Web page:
This is a question many taxpayers ask during this time of year, and the question is far more complicated than people believe. To fully understand, we need to consider that there are times when individuals are REQUIRED to file a tax return, and then there are times when it is to the individuals’ BENEFIT to file a return even if they are not required to file.Continue reading →
Congress, at almost the last minute, has passed a large number of tax changes, including retirement plan issues that will become effective in 2020, as well as extensions through 2020 of a number of tax provisions that had expired or were about to end. The list of changes is quite large, so we have only included those that are most likely to affect individual tax returns. Here is a run-down on some of the new tax provisions.Continue reading →
As the end of the year approaches, now is a good time to review the various changes that impact 2019 tax returns. Some of the changes are likely to apply to your tax situation. In addition, be aware that various tax-related bills currently in Congress may or may not pass this year. If any of them do pass, we will quickly get the details to you.Continue reading →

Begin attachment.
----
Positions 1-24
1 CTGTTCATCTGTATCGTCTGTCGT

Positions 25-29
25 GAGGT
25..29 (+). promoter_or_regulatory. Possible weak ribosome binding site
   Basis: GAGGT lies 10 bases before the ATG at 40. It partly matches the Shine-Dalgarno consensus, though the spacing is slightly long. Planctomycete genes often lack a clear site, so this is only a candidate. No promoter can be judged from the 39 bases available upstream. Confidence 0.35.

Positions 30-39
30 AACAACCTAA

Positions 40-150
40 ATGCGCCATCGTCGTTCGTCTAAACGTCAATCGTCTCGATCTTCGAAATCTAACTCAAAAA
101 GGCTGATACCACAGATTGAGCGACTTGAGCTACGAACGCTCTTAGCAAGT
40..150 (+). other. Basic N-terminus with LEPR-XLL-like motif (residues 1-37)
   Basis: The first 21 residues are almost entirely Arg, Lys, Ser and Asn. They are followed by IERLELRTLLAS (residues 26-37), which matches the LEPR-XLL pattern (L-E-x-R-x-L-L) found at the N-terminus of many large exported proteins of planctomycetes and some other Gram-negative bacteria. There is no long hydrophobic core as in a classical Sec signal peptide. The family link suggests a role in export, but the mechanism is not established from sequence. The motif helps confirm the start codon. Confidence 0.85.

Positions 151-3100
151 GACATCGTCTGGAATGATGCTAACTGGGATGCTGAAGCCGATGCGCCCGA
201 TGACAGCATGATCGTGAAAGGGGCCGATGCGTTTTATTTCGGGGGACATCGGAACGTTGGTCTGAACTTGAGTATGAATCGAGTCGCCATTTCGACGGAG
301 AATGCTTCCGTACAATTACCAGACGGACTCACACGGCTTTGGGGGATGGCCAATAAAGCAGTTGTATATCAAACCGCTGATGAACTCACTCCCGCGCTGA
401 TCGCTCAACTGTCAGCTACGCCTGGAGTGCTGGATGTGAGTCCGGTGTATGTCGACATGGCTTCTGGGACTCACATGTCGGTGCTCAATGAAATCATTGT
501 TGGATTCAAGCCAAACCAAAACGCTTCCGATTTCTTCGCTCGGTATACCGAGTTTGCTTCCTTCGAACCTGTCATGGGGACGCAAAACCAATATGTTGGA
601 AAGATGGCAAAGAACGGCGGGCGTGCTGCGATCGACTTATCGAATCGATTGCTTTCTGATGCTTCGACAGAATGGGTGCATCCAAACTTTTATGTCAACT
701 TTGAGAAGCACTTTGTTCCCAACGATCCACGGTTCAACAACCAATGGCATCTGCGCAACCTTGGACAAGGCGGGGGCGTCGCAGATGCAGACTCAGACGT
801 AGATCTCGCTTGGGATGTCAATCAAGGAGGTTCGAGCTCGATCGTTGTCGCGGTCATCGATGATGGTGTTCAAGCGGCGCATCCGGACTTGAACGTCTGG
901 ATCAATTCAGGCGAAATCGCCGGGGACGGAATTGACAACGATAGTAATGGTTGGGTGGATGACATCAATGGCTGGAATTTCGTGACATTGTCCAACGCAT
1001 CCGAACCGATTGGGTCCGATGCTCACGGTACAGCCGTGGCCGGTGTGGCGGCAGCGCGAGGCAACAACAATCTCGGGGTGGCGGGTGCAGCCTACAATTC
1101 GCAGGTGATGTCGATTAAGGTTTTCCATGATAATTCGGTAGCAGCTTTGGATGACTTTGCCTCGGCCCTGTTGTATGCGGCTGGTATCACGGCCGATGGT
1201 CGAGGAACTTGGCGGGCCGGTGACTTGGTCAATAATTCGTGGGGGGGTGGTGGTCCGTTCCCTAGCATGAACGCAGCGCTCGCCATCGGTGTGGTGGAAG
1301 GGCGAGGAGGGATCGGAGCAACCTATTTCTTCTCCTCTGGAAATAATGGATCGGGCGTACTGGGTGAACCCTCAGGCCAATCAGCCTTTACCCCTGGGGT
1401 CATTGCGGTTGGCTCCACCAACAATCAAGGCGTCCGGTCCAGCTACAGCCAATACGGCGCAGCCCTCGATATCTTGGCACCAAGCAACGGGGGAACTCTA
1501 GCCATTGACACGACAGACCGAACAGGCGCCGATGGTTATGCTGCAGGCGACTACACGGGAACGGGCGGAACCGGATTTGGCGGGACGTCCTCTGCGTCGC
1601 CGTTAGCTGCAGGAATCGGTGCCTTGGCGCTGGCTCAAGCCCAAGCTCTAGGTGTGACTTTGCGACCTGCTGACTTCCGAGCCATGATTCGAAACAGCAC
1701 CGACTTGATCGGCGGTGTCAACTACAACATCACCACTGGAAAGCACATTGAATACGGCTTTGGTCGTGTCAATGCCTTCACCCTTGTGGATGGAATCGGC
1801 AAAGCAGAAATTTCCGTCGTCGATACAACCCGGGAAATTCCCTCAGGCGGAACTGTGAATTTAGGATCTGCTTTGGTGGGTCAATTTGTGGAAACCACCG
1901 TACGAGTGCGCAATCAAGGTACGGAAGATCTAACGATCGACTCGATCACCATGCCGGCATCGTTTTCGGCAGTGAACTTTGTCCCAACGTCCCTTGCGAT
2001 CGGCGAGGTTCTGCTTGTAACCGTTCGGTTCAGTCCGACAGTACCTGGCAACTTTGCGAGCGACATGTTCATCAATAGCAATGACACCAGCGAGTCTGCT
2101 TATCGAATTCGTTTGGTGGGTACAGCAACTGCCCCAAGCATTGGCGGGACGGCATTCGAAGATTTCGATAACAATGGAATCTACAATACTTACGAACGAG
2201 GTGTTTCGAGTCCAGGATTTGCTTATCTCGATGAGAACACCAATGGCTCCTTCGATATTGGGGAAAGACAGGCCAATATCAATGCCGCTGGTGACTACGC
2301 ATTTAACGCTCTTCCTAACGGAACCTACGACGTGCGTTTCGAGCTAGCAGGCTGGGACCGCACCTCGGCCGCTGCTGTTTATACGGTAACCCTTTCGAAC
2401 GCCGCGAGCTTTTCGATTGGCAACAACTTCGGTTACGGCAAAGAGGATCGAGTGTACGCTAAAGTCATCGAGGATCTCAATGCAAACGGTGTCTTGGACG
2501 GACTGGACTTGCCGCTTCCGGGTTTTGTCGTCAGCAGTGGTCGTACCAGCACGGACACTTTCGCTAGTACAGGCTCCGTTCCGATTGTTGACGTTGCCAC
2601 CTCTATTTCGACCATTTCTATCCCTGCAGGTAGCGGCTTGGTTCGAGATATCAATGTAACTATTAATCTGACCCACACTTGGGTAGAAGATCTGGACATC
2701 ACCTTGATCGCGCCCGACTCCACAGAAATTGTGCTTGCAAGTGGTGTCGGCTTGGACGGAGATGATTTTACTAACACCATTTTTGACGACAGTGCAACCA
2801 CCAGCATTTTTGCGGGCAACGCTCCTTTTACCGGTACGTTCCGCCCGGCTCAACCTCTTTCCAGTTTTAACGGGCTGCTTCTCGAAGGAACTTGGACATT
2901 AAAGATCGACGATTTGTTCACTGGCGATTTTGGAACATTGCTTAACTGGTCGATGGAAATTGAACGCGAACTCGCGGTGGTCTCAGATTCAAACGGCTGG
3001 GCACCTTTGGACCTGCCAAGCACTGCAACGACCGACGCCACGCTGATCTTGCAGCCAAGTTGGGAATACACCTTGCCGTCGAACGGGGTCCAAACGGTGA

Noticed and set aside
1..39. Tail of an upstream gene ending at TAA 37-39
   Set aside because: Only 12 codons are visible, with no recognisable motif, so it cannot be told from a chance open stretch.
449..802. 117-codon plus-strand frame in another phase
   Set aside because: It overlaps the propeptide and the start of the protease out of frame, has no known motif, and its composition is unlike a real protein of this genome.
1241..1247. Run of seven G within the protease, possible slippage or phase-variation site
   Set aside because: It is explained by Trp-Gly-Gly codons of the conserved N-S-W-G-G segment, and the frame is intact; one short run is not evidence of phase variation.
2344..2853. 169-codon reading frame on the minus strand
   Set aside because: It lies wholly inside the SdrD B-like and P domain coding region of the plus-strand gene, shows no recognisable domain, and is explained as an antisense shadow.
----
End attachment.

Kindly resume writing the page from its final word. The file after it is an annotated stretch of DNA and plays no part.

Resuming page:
Self-employed individuals, unlike employees, don’t have someone withholding Social Security or Medicare (FICA) taxes along with pre-payments toward their federal (and state, where applicable) income tax from their wages during the year.
They are not being paid a wage; instead, a self-employed individual must keep a set of books showing income and expenses associated with their self-employed business that will allow them to determine their taxable profits (or losses). While an employer and an employee each pay half of the FICA taxes due on an employee’s wages, a self-employed person pays 100% of these taxes, termed the self-employment tax or SE tax for short, on his or her self-employment profit. If the individual has more than one self-employment activity, the net profits and losses from all of the self-employment activities are combined to determine the amount of the SE tax. However, two spouses have self-employment income, the couple cannot combine their SE incomes when figuring their individual SE tax.Continue reading →
Taxpayers are often confused by the differences in tax treatment between businesses that are entered into for profit and those that are not, commonly referred to as hobbies. Recent tax law changes have added to the confusion. The differences are:
Businesses Entered Into for Profit – For businesses entered into for profit, the profits are taxable, and losses are generally deductible against other income. The income and expenses are commonly reported on a Schedule C, and the profit or loss—after subtracting expenses from the business income—is carried over to the taxpayer’s 1040 tax return. (An exception to deducting the business loss may apply if the activity is considered a “passive” activity, but most Schedule C proprietors actively participate in their business, so the details of the passive loss rules aren’t included in this article.)